While Ruddy’s image as the Foster-death truth-seeker steadily ebbed, his image as a garden variety Clinton hater flowed. It probably reached its high-water mark in 2002 in a book he wrote with Carl Limbacher, Jr., Catastrophe: Clinton’s Role in America’s Worst Disaster that can be summed up by the picture on the cover. Bill Clinton is in the foreground and a disintegrating twin tower is in the background. The book parrots the official 19-Arab-hijacker line but blames the Clinton administration for carelessly letting it happen with its presumed softness on terrorism. Though clearly a very poor excuse for a book, the Ruddy handlers at Newsmax must have been pleased by how well it achieved its polarizing objective. As of this date, 15 of the 39 customer reviewers had given it five stars and 22 had given it only one star.
The Born-Again Ruddy
Now, in the most cynical move yet, as if to show how contemptuous the opinion molders are of the American public—at least those who think of themselves as conservative—Ruddy has been permitted to cash in his Clinton-hater card. Worse than that, he has even done it by seeming to take back all the good apparent truth-seeking work he did when he first came upon the national journalistic scene.
“He has become friends with Bill and Hillary Clinton and won’t rule out supporting Hillary for president in 2016,” writes Businessweek. Further on, they say this:
In a recent Newsmax editorial lambasting Rand Paul for dredging up the Monica Lewinsky affair, he wrote, “As one of the participants in those battles back then who was a critic of President Clinton, I can say with some degree of certainty we made a mistake.” About the only area in which he remains a staunch party-line conservative is foreign policy.
Take that, all you folks who went to the trouble of reading The Strange Death of Vincent Foster and especially the ones who wrote good reviews about it online. He’s a changed man. Hear him tell Joe Scarborough on MSNBC that he was wrong. He cares no more about the truth now than do his newfound friends, as if he ever did. And lest you think he’s just talking about the Lewinsky business, which I can’t recall his ever having written anything about, look who has kind words to say about the “reformed” Ruddy:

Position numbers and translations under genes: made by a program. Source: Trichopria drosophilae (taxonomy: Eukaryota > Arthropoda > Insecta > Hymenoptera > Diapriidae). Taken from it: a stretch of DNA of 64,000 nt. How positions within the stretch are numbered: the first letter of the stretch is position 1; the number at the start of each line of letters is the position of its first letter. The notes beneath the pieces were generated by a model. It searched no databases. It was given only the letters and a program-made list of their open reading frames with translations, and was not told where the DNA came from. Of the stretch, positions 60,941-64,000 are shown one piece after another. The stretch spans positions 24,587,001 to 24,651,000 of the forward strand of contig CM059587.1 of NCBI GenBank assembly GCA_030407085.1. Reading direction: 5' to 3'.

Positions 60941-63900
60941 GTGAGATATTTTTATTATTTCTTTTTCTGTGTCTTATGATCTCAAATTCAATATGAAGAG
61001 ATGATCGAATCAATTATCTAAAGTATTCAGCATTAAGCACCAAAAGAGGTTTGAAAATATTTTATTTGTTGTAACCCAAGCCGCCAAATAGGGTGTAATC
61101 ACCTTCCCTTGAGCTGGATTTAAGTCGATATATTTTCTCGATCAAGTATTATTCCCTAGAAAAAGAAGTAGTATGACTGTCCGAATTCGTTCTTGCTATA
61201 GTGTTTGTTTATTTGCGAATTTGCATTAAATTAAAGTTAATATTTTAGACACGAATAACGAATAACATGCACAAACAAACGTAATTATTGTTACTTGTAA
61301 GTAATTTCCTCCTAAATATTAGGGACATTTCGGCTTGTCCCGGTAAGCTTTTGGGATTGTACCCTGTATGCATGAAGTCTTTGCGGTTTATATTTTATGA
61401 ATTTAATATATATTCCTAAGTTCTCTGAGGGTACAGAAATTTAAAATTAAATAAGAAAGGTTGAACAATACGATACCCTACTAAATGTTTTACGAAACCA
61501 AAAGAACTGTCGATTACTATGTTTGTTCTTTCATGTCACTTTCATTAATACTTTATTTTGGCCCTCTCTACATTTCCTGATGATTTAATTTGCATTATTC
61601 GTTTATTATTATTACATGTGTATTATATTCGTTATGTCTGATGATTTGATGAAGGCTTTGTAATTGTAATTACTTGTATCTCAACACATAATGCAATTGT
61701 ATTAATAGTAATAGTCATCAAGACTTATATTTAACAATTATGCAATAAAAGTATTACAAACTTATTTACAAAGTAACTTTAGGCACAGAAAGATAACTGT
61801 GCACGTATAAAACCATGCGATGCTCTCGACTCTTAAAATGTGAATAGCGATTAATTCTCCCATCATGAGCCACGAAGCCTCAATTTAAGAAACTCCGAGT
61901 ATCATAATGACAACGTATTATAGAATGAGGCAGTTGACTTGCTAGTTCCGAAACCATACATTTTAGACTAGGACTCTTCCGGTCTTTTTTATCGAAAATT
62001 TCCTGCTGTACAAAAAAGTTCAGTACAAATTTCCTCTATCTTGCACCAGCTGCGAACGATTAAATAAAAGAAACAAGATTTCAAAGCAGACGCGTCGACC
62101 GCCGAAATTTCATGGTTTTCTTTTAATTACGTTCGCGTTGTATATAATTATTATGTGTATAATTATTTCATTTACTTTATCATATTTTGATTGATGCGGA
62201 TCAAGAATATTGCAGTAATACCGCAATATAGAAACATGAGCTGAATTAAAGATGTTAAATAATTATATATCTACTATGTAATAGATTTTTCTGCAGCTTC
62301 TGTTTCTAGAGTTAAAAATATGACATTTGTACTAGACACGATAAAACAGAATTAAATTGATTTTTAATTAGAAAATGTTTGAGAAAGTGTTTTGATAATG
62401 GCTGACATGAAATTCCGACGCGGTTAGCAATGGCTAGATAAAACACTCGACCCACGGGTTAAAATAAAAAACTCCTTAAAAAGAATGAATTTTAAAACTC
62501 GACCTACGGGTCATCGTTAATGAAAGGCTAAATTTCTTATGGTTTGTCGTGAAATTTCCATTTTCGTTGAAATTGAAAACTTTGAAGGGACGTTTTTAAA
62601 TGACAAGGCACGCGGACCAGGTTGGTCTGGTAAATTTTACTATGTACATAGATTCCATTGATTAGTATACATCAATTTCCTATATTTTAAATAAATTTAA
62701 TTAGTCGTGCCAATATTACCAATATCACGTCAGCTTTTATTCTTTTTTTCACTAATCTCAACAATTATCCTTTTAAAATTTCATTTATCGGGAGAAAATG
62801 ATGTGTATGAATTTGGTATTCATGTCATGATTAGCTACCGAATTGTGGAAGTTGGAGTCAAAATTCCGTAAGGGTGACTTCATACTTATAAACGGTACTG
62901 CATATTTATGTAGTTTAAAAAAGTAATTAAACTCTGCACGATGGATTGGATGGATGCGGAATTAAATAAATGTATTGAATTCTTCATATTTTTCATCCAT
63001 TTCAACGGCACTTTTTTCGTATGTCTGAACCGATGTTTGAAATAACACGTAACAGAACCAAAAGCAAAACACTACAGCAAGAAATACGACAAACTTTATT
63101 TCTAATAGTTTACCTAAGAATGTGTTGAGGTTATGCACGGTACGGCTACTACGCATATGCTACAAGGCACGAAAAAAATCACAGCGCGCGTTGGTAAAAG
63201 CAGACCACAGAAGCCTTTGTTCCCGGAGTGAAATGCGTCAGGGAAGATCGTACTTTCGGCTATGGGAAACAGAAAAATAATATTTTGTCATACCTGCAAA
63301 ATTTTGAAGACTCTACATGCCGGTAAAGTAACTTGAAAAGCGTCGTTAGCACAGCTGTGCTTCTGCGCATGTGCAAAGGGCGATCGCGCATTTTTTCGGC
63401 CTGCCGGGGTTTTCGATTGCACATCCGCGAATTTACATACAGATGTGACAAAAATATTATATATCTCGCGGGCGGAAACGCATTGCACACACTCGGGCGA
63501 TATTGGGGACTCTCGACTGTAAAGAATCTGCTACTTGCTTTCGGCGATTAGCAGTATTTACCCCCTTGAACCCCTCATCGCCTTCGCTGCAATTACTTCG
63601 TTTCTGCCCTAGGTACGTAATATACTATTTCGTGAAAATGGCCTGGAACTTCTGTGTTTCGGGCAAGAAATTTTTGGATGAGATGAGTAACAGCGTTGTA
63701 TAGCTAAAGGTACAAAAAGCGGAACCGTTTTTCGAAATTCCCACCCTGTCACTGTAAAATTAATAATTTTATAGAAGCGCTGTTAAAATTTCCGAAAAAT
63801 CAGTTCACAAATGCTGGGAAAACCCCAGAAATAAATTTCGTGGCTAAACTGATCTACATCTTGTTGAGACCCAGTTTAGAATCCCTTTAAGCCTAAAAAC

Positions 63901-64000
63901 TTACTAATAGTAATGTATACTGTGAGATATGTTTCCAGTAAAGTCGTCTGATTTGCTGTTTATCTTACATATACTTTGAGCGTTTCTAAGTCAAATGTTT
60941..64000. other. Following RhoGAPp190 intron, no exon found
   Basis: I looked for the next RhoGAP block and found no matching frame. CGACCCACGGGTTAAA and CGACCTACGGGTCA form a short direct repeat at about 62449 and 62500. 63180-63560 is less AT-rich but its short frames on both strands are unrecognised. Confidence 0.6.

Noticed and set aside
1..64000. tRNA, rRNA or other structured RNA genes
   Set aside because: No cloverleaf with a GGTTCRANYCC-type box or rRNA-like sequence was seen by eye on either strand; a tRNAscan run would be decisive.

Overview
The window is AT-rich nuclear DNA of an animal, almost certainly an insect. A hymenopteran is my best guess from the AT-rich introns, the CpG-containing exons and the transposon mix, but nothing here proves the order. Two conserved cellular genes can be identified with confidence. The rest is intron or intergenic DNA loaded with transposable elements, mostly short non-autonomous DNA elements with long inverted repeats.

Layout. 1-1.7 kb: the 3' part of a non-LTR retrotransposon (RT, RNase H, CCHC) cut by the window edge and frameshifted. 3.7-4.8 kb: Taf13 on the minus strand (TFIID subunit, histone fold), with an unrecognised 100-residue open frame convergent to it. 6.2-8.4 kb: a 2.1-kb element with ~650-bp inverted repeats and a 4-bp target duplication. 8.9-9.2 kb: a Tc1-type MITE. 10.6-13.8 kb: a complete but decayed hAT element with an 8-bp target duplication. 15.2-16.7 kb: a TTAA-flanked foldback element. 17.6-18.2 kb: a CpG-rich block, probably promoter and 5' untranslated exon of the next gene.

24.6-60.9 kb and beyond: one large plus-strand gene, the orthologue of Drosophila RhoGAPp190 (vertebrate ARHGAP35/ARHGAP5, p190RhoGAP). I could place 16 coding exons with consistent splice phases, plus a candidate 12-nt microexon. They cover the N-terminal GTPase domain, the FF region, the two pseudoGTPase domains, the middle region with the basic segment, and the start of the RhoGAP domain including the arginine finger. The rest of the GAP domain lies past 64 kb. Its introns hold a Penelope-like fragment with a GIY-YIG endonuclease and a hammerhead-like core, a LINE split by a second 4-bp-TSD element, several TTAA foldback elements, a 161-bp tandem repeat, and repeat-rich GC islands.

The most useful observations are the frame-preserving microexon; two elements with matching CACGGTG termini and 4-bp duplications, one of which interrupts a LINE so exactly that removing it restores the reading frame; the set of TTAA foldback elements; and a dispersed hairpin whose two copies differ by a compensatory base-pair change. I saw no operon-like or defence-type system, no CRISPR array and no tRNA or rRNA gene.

Ruddy’s own conservatism, despite a fervent anti-Obama streak, is far from Tea Party obstructionism. “People mellow or change or get perspective as they age,” says liberal journalist Joe Conason, often Ruddy’s foil during the Clinton battles, who now counts him as a friend. “Or most people do. He’s not this right-wing kid that he was.”
See, it was only because he was a right-winger that Ruddy cared about the Foster case. In truth, Joe Conason is to Chris Ruddy as David Corn is to Joe Goulden. Conason is the co-author with the infamous Gene Lyons of The Hunting of the President: The Ten-Year Campaign to Destroy the Clintons. To get some flavor of that book, all one needs to do is to check out my article with the subtitle, “Gene Lyons, Paid Liar, Murder Enabler.” In that article I meticulously document the statement, “Lyons' lies are important because they are so enormous and outrageous, they are easily proven to be lies, and they go right to the heart of the Foster murder and its cover-up.”
As for the Conason-Lyons book, one can get some idea of its quality from their very first mention of Foster’s death at the beginning of chapter 6: “[Foster’s] body was discovered at 5:45 P.M. by officers from the U.S. Park Service police, who treated the incident from the very first as a routine investigation, made politically sensitive only later by the identity of the victim.”
There is not a single word of truth in that statement, even according to the officially approved story. It’s abundantly evident from this one sentence that neither of these shills has ever even set foot in Fort Marcy Park or they would know how extremely unlikely it is that any patrolling policeman would have stumbled across Foster’s body where it was found in a back corner of the little-visited park. The official story is that a passing motorist who had gone there to urinate spotted him, though there are some serious questions about that story as well. And had the Park Police treated the matter routinely, they would have followed the police manual and treated this violent death by gunshot as a murder until they had accumulated sufficient evidence to disprove it. They did not do that. And an absolutely amazing number of things went on in the park that night that were very far from routine. Clarke, Knowlton, and Turley heavily document those things in their court submission/book Failure of the Public Trust. Furthermore, the Fairfax County emergency workers who were at the scene that evening recorded the death as the result of a “likely homicide.”
Conason and Lyons, according to their index, mention Ruddy on 10 pages and Evans-Pritchard on 11 pages, and almost every time it’s in terms of the blackest villainy. They weren’t just political opponents of the president and his wife, after all, they were part of a “campaign to destroy Bill and Hillary Clinton.” However, also according to the index, two very important names connected to these two vilified journalists are completely missing from the book. They are Miguel Rodriguez and Patrick Knowlton. Rodriguez was initially Starr’s lead investigator who apparently really tried to get at the truth, but resigned in disgust. In my review of Ruddy’s book I say that his Chapter 9 about that episode alone would make a very good movie. For his part, by far the most important thing Evans-Pritchard did related to the Foster case was to ferret out Knowlton and interview him. Only then did Knowlton know that his FBI interrogators had falsified what he had told them in their official reports.